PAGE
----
Tuesday 30th October 2007
You might have already spotted this, but on Sunday 18th November BBC Parliament is doing another of its as-it-happened themed anniversary evenings, this time remembering the devaluation of the pound on the same day (at 9.30pm precisely!) 40 years ago.
Feature-length archivery is promised from the likes of Twenty-Four Hours, The Money Programme with William Davis and Alan Watson, an Our Money special – whatever that was – with Robin Day, and highlights from Budget 68, with future DG Ian Trethowan “and team” examining Roy Jenkins’ attempt to save the British economy by taking £923 million out of it.
Best of all, though, is the fact the whole evening is being introduced and linked by the Beeb’s star face of current affairs and every single massive television event of the mid-late 1960s…Cliff Michelmore! Back on the box! It must be his first foray onto the small screen for nearly two decades.
Has there ever been a more becalming TV face than Cliff? If anyone can reassure the nation that everything’s going to be all right, let alone stop housewives, navvies and costermongers from fretting about “prices”, it was – and still is – surely he.
Sunday 28th October 2007
By way of a farewell to this never-before-attempted and rarely-read-since feature, Chris Hughes has unearthed Paul holding forth on Aspel And Company in 1984 about metric conversion (“I’m not going decimal, me uncle Joe and me”), impersonating Michael Jackson, promoting a Buddy Holly painting competition, bantering with Tracey Ullman (“She plays this bird who cries all the time”) and joining in with a mass serenade at the end. “I never knew you could sing, Michael!” “Neither did I!”
…and part three:
Friday 26th October 2007
To continue the theme, back when Channel 4 turned 10 in 1992, Broadcast magazine drew up a list of what it believed to be the station’s 50 most significant programmes to date.
They were the ones that supposedly “defined” the channel and most typified its achievements during that first decade.
Given C4 was supposedly at its most groundbreaking during its, ahem, formative years, it’s doubtful even a half of this list would – or should – make it into a similar inventory to mark C4’s 25th birthday. But anyway, here’s the 50, together with a few pithy observations from Broadcast. Any takers for The Big Company? Or What If It’s Raining? Or Centrepoint?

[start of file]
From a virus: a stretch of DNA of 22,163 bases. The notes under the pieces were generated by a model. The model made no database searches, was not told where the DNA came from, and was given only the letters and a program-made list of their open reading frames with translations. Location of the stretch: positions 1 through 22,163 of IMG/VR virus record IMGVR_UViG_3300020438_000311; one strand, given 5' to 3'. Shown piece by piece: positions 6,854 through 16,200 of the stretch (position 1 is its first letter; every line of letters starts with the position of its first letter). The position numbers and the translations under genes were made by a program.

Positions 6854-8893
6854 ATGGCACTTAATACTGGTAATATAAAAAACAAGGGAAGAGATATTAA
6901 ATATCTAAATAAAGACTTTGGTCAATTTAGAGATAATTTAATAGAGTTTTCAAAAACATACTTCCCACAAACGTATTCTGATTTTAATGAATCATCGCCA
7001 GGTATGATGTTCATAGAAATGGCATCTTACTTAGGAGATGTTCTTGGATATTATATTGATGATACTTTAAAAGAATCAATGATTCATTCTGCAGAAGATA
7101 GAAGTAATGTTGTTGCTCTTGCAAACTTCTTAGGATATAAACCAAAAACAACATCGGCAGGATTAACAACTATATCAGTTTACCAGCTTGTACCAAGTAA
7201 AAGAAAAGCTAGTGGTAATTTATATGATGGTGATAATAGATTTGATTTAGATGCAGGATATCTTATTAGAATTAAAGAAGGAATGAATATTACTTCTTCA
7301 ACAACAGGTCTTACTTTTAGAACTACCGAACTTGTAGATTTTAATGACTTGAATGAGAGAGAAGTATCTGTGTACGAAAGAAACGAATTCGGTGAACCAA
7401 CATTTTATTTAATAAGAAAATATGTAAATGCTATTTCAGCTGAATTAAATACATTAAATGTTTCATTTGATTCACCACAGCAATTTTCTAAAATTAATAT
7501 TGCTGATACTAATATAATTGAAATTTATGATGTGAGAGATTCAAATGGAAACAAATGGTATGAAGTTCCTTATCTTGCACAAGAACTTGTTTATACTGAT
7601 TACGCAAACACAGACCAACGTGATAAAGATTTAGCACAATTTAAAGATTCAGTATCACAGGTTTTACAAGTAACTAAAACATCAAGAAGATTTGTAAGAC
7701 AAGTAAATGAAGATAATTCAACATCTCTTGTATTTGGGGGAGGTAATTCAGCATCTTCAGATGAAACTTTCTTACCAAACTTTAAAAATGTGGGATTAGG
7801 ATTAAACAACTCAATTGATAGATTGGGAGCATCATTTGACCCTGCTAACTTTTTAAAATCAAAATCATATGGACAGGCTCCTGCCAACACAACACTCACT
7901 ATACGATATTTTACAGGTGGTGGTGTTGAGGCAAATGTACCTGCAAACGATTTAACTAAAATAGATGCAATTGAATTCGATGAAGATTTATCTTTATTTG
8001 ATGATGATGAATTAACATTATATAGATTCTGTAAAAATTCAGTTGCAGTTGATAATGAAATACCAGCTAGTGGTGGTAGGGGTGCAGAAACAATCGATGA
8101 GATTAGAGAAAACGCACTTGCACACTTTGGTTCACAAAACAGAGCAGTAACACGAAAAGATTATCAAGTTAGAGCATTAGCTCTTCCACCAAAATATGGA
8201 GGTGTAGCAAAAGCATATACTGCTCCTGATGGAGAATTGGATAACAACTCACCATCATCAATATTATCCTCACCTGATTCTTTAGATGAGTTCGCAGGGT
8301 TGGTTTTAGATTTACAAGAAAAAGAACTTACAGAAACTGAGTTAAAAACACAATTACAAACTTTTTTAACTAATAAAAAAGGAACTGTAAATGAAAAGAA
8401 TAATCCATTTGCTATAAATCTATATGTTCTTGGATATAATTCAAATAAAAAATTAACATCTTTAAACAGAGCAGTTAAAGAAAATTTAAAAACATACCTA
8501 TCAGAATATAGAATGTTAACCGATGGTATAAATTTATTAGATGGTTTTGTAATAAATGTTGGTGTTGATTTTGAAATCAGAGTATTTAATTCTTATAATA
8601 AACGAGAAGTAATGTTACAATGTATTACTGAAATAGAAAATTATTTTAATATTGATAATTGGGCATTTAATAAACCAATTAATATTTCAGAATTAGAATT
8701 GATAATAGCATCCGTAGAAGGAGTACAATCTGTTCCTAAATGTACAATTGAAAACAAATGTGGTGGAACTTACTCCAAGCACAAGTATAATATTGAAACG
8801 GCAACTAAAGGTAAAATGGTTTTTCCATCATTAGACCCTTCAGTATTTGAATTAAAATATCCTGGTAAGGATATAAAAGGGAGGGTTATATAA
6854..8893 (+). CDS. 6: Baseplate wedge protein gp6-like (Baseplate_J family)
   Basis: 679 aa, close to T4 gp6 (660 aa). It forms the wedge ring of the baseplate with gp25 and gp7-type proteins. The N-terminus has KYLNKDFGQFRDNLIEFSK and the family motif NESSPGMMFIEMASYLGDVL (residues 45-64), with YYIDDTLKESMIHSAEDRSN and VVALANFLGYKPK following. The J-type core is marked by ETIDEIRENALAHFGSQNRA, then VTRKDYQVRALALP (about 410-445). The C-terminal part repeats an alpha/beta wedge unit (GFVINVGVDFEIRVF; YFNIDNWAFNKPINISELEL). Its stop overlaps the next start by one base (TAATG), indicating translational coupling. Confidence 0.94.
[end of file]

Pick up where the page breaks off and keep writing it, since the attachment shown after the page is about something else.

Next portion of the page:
As It Happens
Ask Dr Ruth
The Bandung File
Behaving Badly (“Dame Judi Dench plays a devoted wife ditched over the turbot for a bit of young stuff”)
The Big Company
Black On Black
Brookside (“Had to resort to sensationalism of late to cling on to its dwindling audience”)
The Camomile Lawn
Don’t Miss Wax
Drop The Dead Donkey
The Far Pavilions
The Last Resort
Mapp And Lucia
The Media Show
The Nation’s Health
Out On Tuesday
The Price (“Peter Barkworth played the businessman whose greed cost his wife a finger, if not an arm and a leg”)
Saturday Night Live
A TV Dante (“TV designed to be watched over and over again. If only you could be bothered”)
A Very British Coup
Watching The Detectives
Watch The Woman (“Cosmo for couch potatoes with Tina Baker”)
What If It’s Raining?
Whose Line Is It Anyway?
The Wine Programme
Zastrozzi, A Romance (“Shelley’s unreadable novel transmogrified into unwatchable TV”)
Wednesday 24th October 2007
The Today programme is 50 years old on Sunday, and to celebrate their website has rightly gone to town. Of particular note amongst the variety of clippage is the time Jack de Manio was late for an interview because he got locked in the toilet, and John Humphrys skewering a hapless Norman Lamont the day after Black Wednesday.
Best of all, however, is something half-heartedly referred to on the site only as ‘The Today Song’ but which, on listening, appears to be a musical skit written and performed by none other…than Richard Stilgoe!
Meanwhile here’s Jack de Manio and John Timpson back when the Today studio was seemingly furnished with curtains, baize tables and sofas.
Saturday 20th October 2007
“And for the most of the country, it all starts on the 2nd of November: all right?”
1) The launch of the Channel 4 Daily, 1989. Michael Nicholson, Carol Barnes, Garry Rice, Debbie Greenwood, Dermot Murnaghan, Susannah Simons and Richard Whiteley get used to not having enough chairs, saucers and audience to go round.
2) The boss, 1994. Mike celebrates the opening of C4’s new Horseferry Road office with a leftover Channel 4 Daily teacup.
3) Dark times, 1996. Rick Adams arrives to “save” The Big Breakfast.
4) Blustery times, 2001. Finnegan and Madeley indulge in an old-fashioned over-sized ident-wielding photo opportunity.
5) Jeremy Isaacs looking pissed off, 1982-87.
6) An ideas session for Channel 4 News, 1990.
7) The Queen passes death sentence on Jimmy Corkhill (sadly later commuted), 1995.
8) The boss, 1992. It seemed like a good idea at the time.
Friday 19th October 2007
Here’s the great man securing royal patronage for the drawing of big heads on little bodies.